The New York Times recently covered two wonderful scientific discoveries from researchers affiliated with the department of Integrative Biology and Jepson Herbarium.
First up, covering work by Jenna Ekwealor (@Bryophyter), This Moss Uses Quartz as a Parasol: https://www.nytimes.com/2020/07/29/science/moss-quartz-biology-syntrichia.html
Did you know that UC Berkeley has over 20 museums and research collections? From rare plant species to dinosaur bones to insects of the West, Berkeley has extensive collections of art, artifacts and biological and physical objects as well as a hands-on science center. Learn about exciting behind-the-scenes opportunities for students from staff at these institutions.
Like the rest of the nation and the world, we are horrified and angered by the racist killings that have taken place recently and in the past. We mourn the loss of George Floyd, Ahmaud Arbery, Breonna Taylor and others at the hands of the police and the system that allows such injustices. We say our mission is to educate, build knowledge, and serve as a repository for the planet’s biodiversity, but that goal will necessarily fall short if we continue to do nothing to root out systemic racism. We cannot educate when we have a society which does not treat all of its members as human. We cannot build knowledge when overt and unconscious biases are unacknowledged and unaccountable. And we cannot be responsible stewards and researchers of the biodiversity collections we hold dear if trust does not exist between the science institutions and the society we serve. This includes the indigenous peoples whose land in which we often conduct our fieldwork. This much is clear– we need to change, we need to change society, we need to do better.
As part of a diverse community of scientists, educators, curators, volunteers, and staff at the Berkeley Natural History Museums, we want to publicly acknowledge these stark truths and commit to working for anti-racism. We recognize that science is a practice of and by people, and thus is not immune to the same racist biases we see in the greater society. We want to have those uncomfortable conversations about how we may not see where prejudices lie instead of patting ourselves on the back for when we do act appropriately. We want to have open conversations to make transparent our historic flaws and potential future mistakes so we can acknowledge and correct them. It starts and ends with Black Lives Matter.
This is still a very raw time; but as a consortium, in our home museums, workplaces and personal lives we are seeking ways to make change. We start by educating ourselves and listening to our minority students, colleagues and neighbors. We are pledging our commitment to anti-racism. Please stay posted as we make changes and please stay safe.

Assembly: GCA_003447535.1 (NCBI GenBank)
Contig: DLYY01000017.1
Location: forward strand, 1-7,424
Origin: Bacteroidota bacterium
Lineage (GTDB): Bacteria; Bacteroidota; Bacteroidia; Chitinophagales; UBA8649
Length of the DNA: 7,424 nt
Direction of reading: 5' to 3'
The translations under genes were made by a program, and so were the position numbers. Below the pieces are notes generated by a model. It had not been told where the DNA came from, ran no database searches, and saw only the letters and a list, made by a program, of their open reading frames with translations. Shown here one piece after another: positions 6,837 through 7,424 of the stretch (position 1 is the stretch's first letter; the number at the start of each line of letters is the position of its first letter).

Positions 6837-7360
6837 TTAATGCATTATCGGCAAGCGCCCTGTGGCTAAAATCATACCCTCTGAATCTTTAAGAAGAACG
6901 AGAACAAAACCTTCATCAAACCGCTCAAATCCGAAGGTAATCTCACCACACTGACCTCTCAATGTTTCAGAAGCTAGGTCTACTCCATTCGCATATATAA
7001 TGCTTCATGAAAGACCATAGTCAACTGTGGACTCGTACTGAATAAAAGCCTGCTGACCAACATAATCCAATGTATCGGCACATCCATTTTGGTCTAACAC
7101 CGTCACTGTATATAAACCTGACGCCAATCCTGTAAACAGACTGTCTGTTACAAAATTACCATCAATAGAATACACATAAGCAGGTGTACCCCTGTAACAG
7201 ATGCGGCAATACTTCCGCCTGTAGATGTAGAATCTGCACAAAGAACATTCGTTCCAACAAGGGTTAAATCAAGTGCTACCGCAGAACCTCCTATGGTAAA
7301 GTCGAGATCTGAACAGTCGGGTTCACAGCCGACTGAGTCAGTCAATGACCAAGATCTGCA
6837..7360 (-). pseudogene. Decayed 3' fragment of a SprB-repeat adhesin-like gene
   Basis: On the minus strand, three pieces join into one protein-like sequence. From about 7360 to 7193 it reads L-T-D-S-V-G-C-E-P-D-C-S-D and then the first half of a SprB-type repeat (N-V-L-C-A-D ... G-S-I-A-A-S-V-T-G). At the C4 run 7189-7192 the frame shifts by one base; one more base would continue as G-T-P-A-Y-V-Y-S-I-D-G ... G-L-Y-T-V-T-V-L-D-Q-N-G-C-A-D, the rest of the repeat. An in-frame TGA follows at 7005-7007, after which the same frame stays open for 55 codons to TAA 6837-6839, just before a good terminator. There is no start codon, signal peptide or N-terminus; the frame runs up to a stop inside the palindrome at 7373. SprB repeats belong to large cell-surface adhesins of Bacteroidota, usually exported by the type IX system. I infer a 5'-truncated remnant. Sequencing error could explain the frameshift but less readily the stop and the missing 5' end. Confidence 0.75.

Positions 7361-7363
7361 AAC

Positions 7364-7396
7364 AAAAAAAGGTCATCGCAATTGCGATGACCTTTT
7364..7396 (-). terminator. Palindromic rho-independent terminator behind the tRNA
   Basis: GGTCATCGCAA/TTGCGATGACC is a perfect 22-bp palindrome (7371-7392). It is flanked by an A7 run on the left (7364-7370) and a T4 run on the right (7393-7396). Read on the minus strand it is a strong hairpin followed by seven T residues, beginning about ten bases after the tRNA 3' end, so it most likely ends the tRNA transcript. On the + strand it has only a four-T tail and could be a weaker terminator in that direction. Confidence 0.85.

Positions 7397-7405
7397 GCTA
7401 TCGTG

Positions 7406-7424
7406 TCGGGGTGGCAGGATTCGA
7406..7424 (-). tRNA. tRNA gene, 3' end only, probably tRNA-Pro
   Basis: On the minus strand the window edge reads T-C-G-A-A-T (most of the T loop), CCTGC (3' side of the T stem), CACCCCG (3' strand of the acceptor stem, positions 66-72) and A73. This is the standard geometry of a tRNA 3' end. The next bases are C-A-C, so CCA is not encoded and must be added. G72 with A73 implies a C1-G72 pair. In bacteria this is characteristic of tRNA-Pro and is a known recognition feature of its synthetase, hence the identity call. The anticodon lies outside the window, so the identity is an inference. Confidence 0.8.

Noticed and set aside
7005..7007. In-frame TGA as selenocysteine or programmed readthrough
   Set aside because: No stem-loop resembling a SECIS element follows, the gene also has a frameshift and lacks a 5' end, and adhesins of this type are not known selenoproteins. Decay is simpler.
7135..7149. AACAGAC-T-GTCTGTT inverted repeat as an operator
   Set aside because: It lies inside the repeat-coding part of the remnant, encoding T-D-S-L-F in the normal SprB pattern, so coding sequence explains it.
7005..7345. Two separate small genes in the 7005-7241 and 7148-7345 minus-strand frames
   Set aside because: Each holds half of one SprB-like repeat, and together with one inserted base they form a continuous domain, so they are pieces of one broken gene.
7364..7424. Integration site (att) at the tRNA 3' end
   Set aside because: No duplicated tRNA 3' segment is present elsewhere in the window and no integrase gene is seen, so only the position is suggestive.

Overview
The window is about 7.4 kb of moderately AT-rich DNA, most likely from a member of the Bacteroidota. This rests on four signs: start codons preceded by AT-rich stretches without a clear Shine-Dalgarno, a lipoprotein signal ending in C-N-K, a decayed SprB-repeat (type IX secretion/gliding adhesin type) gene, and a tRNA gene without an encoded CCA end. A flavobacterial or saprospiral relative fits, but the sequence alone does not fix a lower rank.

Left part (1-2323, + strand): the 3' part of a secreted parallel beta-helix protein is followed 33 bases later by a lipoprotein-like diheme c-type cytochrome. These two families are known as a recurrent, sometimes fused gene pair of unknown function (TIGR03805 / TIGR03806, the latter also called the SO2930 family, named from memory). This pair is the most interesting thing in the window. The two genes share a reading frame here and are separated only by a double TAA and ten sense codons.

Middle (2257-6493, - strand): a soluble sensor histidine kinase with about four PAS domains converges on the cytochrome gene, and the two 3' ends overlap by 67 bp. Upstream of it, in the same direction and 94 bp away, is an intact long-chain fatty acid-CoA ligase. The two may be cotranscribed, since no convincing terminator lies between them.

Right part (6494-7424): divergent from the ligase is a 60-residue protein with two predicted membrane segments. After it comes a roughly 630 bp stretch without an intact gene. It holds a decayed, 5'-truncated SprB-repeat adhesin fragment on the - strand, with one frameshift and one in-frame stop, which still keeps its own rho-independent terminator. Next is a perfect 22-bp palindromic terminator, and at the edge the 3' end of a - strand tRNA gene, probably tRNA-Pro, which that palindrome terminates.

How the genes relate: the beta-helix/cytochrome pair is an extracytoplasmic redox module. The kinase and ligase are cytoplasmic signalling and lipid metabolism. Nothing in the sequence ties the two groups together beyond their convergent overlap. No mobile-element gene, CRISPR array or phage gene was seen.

On behalf of the Berkeley Natural History Museum community,
Michelle Koo, Chair of Informatics Committee
(MVZ Staff Curator)
Charles Marshall, Chair
Please consider signing as a member of UC Berkeley:
By Robin E. Bell and Lisa White
May 8, 2020
On Wednesday, April 25th, Sara Kahanamoku-Snelling (UCMP graduate student who started the petition) gathered comments from the Change.org petition and sent a more formal letter to Chancellor Christ which you can read below.
As of this writing, Thursday morning, April 26th, there are close to 3,500 signatures on the online petition to show campus administrators the broad support and impact Berkeley Natural History Museums and field stations have had and currently have.
Please keep up the message to Chancellor Christ, Provost Alivisatos, and others that we cannot endure without their support, that dramatic budget cuts on top of the steady erosion of funding jeopardize our traditions and eliminate a critically needed and unique resource for UC Berkeley and most importantly for current and future students.
A new study, described as “The first “big data” analysis of California’s native plants”, was published by the University and Jepson Herbaria, and available on BMC Evolution. The authors focused on the diversity and endemism in the California flora, applying a novel “spatial phylogenetics” approach that makes it possible to evaluate biodiversity from an evolutionary standpoint, including discovering significant areas of neo- and paleo-endemism. Check out Thornhill, Baldwin, Freyman, Nosratinia, Kling, Morueta-Holme, Madsen, Ackerly, and Mishler 2017 BMC Evolution https://doi.org/10.1186/s12915-017-0435-x
Look who got featured in a special issue of the California Alumni magazine!
Essig Museum’s Pete Oboyski is featured in a video cast on “How to Mount a Moth” followed by Episode 2 “How to Kill the Specimen”
Lessons to learn on your way to becoming an entomologist!
UCMP Grad student Sara ElShafie is highlighted in the Berkeley News for her leadership in teaching scientists to communicate to broader audiences. Her first official workshop was entitled “Science Through Story: Strategies to Engage Any Audience,” in November 2016 at the annual meeting of the Western Society of Naturalists in Monterey, and was a success. It led to a March 2017 workshop at UC Berkeley with industry and faculty participants.